There were numerous other difficult moments. One day we saw armed German soldiers marching a family, two or three adults and a couple of kids, almost certainly Jewish, up the highway in front of our windows. We didn’t know who they were or how they were found out. Later we learned that the whole family was shot dead in the neighboring village.
Another day, two partisans entered the village while several German soldiers were visiting the local pub only two hundred feet from the Javorčeks’ home. Local residents warned the partisans about the presence of the German soldiers, but instead of retreating, the partisans decided to use the situation as an opportunity to inflict casualties on the Germans. We watched from the window of our house as they positioned themselves behind a fence, their Russian-made automatic rifles aimed at the entrance of the pub. As the German soldiers exited the pub, the partisans opened fire. They missed, enabling the Germans to rapidly retreat back into the pub. The two partisans, young and apparently inexperienced in matters of warfare, continued waiting in their hideout. Within minutes, German reinforcements arrived in two armored vehicles, shooting and killing the two partisans—all of this in our plain view. The dead bodies of the partisans were left lying in a ditch for the rest of the day, as people were afraid to come out and move them."
The opportunity [to defect from Communist Czechoslovakia] did arise when in September 1964 the authorities unexpectedly granted us permission to pay a weekend visit to our friends Hans and Edda Moritsch in Vienna.
Marica, perhaps feeling guilty about abandoning her widowed elderly father and much younger brother, started having second thoughts. But this time I was firm. I reminded her about the many discussions we had in which she would tell me how much she longed to get out of Czechoslovakia. “You were always convincing me that we should leave if the opportunity arises, and now we have a realistic chance,” I said.
As the invitation from the Moritsches was for a weekend stay in mid-October, the departure date was set for Saturday, October 10. An important decision to make was whether to tell our parents about the plans. Even though my parents often commented that we would be better off in the West, we had never before been in a situation to actually do something about it. I decided that I would let my parents in on the secret, and Marica agreed.
We debated whether we should tell Marica’s father, but in the end we decided against it. One reason was that we lived in his house and undoubtedly Marica’s father would be the first to be questioned by the ŠtB when we had not returned by October 12, our scheduled date to be back home. It would be in his interest to be able to tell the secret police truthfully that he knew absolutely nothing about our plans to defect. Another reason was that Marica’s father was emotionally more fragile than my parents, and we could not predict what his reaction would be if we told him that we were leaving for good.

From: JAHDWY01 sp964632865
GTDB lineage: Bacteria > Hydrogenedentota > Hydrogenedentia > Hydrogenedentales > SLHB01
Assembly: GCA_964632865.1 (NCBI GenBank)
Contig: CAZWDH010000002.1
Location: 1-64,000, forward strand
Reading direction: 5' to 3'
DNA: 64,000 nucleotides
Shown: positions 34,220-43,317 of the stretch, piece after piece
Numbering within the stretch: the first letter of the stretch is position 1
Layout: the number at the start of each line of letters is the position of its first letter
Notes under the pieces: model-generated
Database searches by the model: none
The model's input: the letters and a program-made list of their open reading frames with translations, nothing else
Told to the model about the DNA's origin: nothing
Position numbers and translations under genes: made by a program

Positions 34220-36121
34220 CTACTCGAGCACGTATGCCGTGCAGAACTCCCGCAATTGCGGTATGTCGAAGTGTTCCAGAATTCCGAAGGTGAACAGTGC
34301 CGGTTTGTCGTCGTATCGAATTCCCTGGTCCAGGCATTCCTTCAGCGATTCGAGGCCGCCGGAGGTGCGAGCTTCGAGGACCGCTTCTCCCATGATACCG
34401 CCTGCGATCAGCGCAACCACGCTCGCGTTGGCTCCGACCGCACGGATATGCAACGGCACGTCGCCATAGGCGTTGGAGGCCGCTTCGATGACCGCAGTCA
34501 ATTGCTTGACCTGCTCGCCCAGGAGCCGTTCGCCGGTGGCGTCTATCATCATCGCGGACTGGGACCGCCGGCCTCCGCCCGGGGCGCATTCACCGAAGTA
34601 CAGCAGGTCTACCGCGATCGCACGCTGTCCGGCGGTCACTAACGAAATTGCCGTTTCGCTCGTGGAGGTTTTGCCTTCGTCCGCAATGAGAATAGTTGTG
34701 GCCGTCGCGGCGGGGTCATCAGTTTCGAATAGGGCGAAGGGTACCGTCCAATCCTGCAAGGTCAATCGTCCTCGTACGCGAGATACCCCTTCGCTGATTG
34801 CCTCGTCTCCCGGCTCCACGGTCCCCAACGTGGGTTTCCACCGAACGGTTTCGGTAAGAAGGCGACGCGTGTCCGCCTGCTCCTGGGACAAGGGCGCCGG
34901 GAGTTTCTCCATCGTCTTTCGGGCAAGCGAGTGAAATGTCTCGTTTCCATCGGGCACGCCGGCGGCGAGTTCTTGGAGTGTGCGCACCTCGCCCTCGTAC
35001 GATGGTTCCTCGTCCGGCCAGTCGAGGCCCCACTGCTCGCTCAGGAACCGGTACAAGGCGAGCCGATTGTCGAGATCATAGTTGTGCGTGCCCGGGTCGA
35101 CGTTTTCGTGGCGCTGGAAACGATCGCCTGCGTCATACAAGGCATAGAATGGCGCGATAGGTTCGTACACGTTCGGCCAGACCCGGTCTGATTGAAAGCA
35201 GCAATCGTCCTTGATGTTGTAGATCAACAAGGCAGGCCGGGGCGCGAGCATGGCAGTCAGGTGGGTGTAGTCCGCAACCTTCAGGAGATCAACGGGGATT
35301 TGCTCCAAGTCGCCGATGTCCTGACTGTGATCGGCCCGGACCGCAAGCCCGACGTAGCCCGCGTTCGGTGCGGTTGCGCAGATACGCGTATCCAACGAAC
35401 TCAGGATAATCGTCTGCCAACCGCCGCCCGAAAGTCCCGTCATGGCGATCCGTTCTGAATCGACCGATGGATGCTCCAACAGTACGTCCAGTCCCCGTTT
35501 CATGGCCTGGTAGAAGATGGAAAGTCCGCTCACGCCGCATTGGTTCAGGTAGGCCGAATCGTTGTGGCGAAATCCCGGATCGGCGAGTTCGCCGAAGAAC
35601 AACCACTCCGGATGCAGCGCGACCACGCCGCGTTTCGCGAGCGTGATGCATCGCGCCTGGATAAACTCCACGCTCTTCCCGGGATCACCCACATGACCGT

My parents were supportive of our plans. They said right away, “Go! You will have a better future in the West.”
It was not difficult to imagine how hard this was for them. They—and we—had no idea how long it would be before we saw one another again, and there was the possibility we would not see each other again in our lifetimes. Other than my parents we told no one.
We did not worry much about the possessions we would be leaving behind. Marica and I did not own a great deal. We lived in the house that belonged to Marica’s father. Most of the furnishings we had in the three small rooms we occupied were hand-me-downs from my parents and Marica’s father. There were a few works of art received as gifts and a nineteenth-century writing desk acquired by Marica from money she put aside from her modest income. As was true of most of our friends, we lived from paycheck to paycheck, we had no personal savings, and, in any case, we were allowed to carry only a minuscule amount of cash to Vienna. Our most valuable material possession was the small Škoda automobile my parents had bought when they sold their parcel of land. We planned to travel to Vienna in our car, so that we could take it with us to Belgium or whatever other country might turn out to become our destination.
Concealing our emotions was an enormous challenge. At work, we had to pretend that all was as usual. It helped that I was working feverishly to complete the assembly and editing of manuscripts for the proceedings of the Smolenice interferon meeting. (Although by the time of my departure all manuscripts were ready to be sent to the printer, the local powers that be decided that publishing the conference proceedings, be it with or without my name included, would be politically too embarrassing, given my defection.)